Outdated workers' comp laws costly for Belleville
Belleville has spent more than $2.5 million on workers’ compensation settlements since 2013. The city has spent more than $420,000 so far this year, but the report claims that 2016 was the most expensive year for worker payouts with compensation settlements of more than $662,000.
According to the Illinois Policy Institute (IPI), Belleville's woes are due to Illinois' workers' compensation laws are so outdated that it costs taxpayers more than in any other state in the region and hinders the state’s economy.
A July report by the institute states that workers’ comp insurance and income injured workers receive while out of work costs state and local government $1 billion annually. Workers' compensation is the third-most burdensome unfunded mandate for municipalities.
In Belleville, the city covers the costs up to $250,000, which means taxpayers are on the hook for those payments and the city’s insurance covers settlements that exceed that amount, according to IPI.
The report also examines the necessity and history of workers' compensation laws. The institute states that because of the nature of the settlements and the costs involved, plus recent changes in the workplace due to technology, it is time for lawmakers to reform the laws.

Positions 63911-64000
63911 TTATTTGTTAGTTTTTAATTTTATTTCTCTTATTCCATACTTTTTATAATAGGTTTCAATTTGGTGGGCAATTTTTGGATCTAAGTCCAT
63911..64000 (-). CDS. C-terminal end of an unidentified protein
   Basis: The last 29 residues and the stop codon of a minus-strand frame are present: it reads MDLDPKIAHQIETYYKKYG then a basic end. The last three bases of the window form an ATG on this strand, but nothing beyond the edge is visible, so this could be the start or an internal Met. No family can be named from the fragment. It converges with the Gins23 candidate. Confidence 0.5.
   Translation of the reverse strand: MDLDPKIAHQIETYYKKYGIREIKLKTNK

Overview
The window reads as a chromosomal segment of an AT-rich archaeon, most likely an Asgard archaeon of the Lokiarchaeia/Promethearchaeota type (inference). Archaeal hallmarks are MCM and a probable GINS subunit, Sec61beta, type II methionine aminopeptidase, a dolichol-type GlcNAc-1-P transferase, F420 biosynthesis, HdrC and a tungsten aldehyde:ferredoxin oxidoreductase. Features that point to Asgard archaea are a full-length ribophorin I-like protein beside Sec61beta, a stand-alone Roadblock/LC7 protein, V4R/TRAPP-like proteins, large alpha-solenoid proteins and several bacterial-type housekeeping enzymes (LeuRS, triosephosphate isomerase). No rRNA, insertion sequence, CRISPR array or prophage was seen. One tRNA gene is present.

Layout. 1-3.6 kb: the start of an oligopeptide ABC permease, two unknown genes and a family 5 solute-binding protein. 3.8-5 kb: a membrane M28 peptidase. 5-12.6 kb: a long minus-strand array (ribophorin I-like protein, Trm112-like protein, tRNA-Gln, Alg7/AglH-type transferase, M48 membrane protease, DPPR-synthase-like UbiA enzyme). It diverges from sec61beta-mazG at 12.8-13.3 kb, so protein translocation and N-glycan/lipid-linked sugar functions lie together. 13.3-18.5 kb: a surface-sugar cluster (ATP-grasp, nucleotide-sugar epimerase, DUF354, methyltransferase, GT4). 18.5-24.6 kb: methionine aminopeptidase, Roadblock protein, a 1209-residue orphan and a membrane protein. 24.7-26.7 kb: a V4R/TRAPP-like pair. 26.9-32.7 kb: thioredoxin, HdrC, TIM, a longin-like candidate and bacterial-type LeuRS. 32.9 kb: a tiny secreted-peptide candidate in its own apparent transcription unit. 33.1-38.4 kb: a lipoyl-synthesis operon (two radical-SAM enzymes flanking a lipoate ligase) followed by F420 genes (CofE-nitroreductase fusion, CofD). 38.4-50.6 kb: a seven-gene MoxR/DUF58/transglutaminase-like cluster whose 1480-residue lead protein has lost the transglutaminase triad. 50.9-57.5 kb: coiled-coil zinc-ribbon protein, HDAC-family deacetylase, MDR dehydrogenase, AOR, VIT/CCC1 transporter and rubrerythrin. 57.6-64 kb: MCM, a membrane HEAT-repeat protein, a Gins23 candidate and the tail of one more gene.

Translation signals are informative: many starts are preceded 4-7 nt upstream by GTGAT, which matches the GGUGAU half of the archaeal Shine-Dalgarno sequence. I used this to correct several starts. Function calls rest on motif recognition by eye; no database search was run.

“Reforming the state’s outmoded workers’ comp system would free up public funds, allowing municipalities — including Belleville — to introduce tax relief and strengthen core services while preserving worker safety,” Caruso wrote.
Workers' comp laws, which IPI claims are at least 100 years out of date, also drive out private-sector businesses due to Illinois’ impractical regulatory environment.
“By simply bringing costs in line with neighboring states, lawmakers would attract investment from the private sector as well as generate needed taxpayer savings,” IPI writer Vincent Caruso wrote.
It is unclear from the report if the state uses a standard formula to calculate settlements, as cases vary in the level of damage and payment amounts. A worker hit by a vehicle while collecting signs earned $26,100 in 2013, and another worker was paid $125,000 for injuries from lifting a heavy garbage can.
Many workers earn large settlements for minor injuries and even return to work within days, IPI states. More than 35 percent of workers who were given a workers’ comp settlement were back at work the next day.
“The state’s costly workers’ comp law is no fault of individual workers,” Caruso said. “Rather, it’s state lawmakers who have failed to reform it to bring costs in line with surrounding states.”